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The Life and Correspondence of Robert Southey
Robert Southey to Grosvenor C. Bedford, 30 March 1802

Vol. I Contents
Early Life: I
Early Life: II
Early Life: III
Early Life: IV
Early Life: V
Early Life: VI
Early Life: VII
Early Life: VIII
Early Life: IX
Early Life: X
Early Life: XI
Early Life: XII
Early Life: XIII
Early Life: XIV
Early Life: XV
Early Life: XVI
Early Life: XVII
Ch. I. 1791-93
Ch. II. 1794
Ch. III. 1794-95
Ch. IV. 1796
Ch. V. 1797
Vol. II Contents
Ch. VI. 1799-1800
Ch. VII. 1800-1801
Ch. VIII. 1801
Ch. IX. 1802-03
Ch. X. 1804
Ch. XI. 1804-1805
Vol. III Contents
Ch. XII. 1806
Ch. XIII. 1807
Ch. XIV. 1808
Ch. XV. 1809
Ch. XVI. 1810-1811
Ch. XVII. 1812
Vol. IV Contents
Ch. XVIII. 1813
Ch. XIX. 1814-1815
Ch. XX. 1815-1816
Ch. XXI. 1816
Ch. XXII. 1817
Ch. XXIII. 1818
Ch. XXIV. 1818-1819
Vol. IV Appendix
Vol. V Contents
Ch. XXV. 1820-1821
Ch. XXVI. 1821
Ch. XXVII. 1822-1823
Ch. XXVIII. 1824-1825
Ch. XXIX. 1825-1826
Ch. XXX. 1826-1827
Ch. XXXI. 1827-1828
Vol. V Appendix
Vol. VI Contents
Ch. XXXII. 1829
Ch. XXXIII. 1830
Ch. XXXIV. 1830-1831
Ch. XXXV. 1832-1834
Ch. XXXVI. 1834-1836
Ch. XXXVII. 1836-1837
Ch. XXXVIII. 1837-1843
Vol. VI Appendix
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“London, March 30. 1802.
“Dear Grosvenor,

“I had wondered at your silence, which Corry’s servant made longer than it else had been, bringing me your letter only yesterday. . . . . The Southey Gazette is happily barren of intelligence, unless you will hear with interest that I yesterday bought the Scriptores Rerum Hispanicarum, after a long search—that the day before, my boots came home from the cobler’s—that the gold leaf which Carlisle stuft into my tooth is all come out—and that I have torn my best pantaloons. So life is passing on, and the growth of my History satisfies me that it is not passing altogether unprofitably. One acquaintance drops in to-day, another to-morrow; the friends whom I have here look in often, and I have rather too much society than too little. Yet, I am not quite the comfortable man I should wish to be; the lamentable rambling to which I am doomed, for God knows how long, prevents my striking root any where,—and we are the better as well as the happier for local attachment. Now do I look round, and can fix upon no spot which I like better than another, except for its mere natural advantages. ’Tis a res damnabilis, Bedford, to have no family ties that one cares about. And so much for the Azure Fiends, whom I shall now take the liberty of turning out of the room. I am busy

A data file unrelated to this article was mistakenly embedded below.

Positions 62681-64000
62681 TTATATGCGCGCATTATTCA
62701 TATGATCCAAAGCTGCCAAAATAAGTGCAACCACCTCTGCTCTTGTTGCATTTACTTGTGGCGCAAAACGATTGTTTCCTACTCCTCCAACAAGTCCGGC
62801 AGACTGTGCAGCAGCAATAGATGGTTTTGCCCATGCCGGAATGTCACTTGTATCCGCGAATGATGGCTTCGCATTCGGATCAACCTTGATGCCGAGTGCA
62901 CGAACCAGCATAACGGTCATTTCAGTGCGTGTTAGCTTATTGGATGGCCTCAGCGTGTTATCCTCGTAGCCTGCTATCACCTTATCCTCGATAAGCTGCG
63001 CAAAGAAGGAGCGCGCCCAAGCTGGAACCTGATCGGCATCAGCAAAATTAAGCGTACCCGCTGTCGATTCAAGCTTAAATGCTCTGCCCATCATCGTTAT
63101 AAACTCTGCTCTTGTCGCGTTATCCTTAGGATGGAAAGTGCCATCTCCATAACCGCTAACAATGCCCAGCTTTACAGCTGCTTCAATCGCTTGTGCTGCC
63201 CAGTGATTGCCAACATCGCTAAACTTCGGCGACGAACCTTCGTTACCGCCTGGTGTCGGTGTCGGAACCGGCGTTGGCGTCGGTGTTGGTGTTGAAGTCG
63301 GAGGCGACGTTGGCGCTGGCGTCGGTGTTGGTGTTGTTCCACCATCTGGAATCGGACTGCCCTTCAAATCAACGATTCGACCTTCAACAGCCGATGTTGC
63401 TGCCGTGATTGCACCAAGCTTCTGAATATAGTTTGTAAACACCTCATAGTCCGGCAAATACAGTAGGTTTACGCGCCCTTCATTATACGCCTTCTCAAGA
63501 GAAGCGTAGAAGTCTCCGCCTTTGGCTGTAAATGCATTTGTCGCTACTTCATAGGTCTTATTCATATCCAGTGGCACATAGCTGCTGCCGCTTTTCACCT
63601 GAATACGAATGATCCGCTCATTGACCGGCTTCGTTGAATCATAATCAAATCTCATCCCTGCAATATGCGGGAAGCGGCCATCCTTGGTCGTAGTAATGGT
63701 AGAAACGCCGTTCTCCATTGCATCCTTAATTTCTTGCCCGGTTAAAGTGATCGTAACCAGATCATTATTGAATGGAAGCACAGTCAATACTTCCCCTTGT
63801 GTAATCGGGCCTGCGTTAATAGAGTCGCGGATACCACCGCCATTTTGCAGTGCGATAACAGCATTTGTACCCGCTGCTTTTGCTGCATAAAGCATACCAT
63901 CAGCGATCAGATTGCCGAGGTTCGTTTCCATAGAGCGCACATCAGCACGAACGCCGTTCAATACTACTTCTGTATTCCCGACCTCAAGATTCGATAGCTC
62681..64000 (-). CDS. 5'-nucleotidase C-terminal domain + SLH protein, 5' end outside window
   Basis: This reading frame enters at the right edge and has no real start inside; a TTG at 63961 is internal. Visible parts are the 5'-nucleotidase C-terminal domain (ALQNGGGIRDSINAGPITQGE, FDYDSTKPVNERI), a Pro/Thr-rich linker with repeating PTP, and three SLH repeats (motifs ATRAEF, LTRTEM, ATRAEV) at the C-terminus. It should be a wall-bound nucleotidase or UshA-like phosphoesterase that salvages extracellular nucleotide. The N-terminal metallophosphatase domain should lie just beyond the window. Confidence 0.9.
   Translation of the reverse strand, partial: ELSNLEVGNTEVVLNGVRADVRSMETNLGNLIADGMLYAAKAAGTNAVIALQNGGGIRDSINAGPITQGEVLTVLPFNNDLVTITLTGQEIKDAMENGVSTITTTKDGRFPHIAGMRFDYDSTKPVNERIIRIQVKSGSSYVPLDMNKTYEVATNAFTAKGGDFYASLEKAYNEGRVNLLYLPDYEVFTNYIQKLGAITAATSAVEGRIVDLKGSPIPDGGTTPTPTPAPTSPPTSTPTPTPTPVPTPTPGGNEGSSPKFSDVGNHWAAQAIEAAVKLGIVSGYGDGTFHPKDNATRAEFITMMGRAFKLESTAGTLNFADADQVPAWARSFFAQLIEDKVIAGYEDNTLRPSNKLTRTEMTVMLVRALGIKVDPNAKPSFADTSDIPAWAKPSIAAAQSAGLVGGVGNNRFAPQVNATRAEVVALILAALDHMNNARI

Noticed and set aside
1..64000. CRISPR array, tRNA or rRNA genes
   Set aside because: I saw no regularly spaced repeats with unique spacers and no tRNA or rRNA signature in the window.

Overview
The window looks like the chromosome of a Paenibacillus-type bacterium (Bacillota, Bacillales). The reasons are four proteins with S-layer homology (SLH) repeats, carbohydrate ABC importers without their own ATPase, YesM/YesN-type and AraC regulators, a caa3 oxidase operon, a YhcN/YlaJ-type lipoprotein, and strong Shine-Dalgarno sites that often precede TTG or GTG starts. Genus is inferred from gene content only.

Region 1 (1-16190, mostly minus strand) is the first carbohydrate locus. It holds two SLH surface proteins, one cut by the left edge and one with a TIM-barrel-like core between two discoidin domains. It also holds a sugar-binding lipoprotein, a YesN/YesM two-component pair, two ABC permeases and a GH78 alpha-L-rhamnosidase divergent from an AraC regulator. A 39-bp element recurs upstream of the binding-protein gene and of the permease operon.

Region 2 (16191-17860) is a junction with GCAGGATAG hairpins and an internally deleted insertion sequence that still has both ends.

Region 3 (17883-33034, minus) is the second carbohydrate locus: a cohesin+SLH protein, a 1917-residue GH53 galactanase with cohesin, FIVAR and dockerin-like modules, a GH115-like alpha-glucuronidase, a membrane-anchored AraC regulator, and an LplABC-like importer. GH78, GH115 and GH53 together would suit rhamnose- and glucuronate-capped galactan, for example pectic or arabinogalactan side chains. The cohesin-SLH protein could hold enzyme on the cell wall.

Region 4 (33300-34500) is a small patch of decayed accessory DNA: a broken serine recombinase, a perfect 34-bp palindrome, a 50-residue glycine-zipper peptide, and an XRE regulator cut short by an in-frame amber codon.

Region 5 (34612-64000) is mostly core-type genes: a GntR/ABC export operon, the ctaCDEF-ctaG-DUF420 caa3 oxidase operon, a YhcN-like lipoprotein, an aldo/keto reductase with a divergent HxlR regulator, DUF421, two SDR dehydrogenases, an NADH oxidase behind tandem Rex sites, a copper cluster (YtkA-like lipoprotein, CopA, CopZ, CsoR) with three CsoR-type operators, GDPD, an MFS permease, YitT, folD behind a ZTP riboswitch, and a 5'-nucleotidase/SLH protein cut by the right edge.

Ætat. 28. OF ROBERT SOUTHEY. 183
at the Museum, copying unpublished poems of
Chatterton, the which forthwith go to press. Soon I go with Edith to pass two or three days at Cheshunt; and, by the close of next month, I make my bow and away for my holydays to Bristol, that I may be as near Danvers and his mother as possible: my strongest family-like feeling seems to have grown there.

“. . . . . I wish I were at Bath with you; ’twould do me good all over to have one walk over Combe Down. I have often walked there, before we were both upon the world. . . . . Oh! that I could catch Old Time, and give him warm water, and antimonial powder, and ipecacuanha, till he brought up again the last nine years! Not that I want them all; but I do wish there was a house at Bath wherein I had a home-feeling, and that it were possible ever again to feel as I have felt returning from school along the Bristol road, Eheu fugaces, Posthume, Posthume! The years may go; but I wish so many good things did not go with them, the pleasures, and the feelings, and the ties of youth. Blessings on the Moors, and the Spaniards, and the Portuguese, and the saints! I yet feel an active and lively interest in my pursuits. I have made some progress in what promises to be a good chapter about the Moorish period; and I have finished the first six reigns, and am now more than half way through a noble black letter chronicle of Alonso the XIth, to collate with the seventh. The Life of the Cid will be a fit frame for a picture of the manners of his time, and a curious picture it will be: putting all
that is important in my text, and all that is quaint in my notes, I shall make a good book.

“Ride, Grosvenor, and walk, and bathe, and drink water, and drink wine, and eat, and get well, and grow into good spirits, and write me a letter.

Robert Southey.”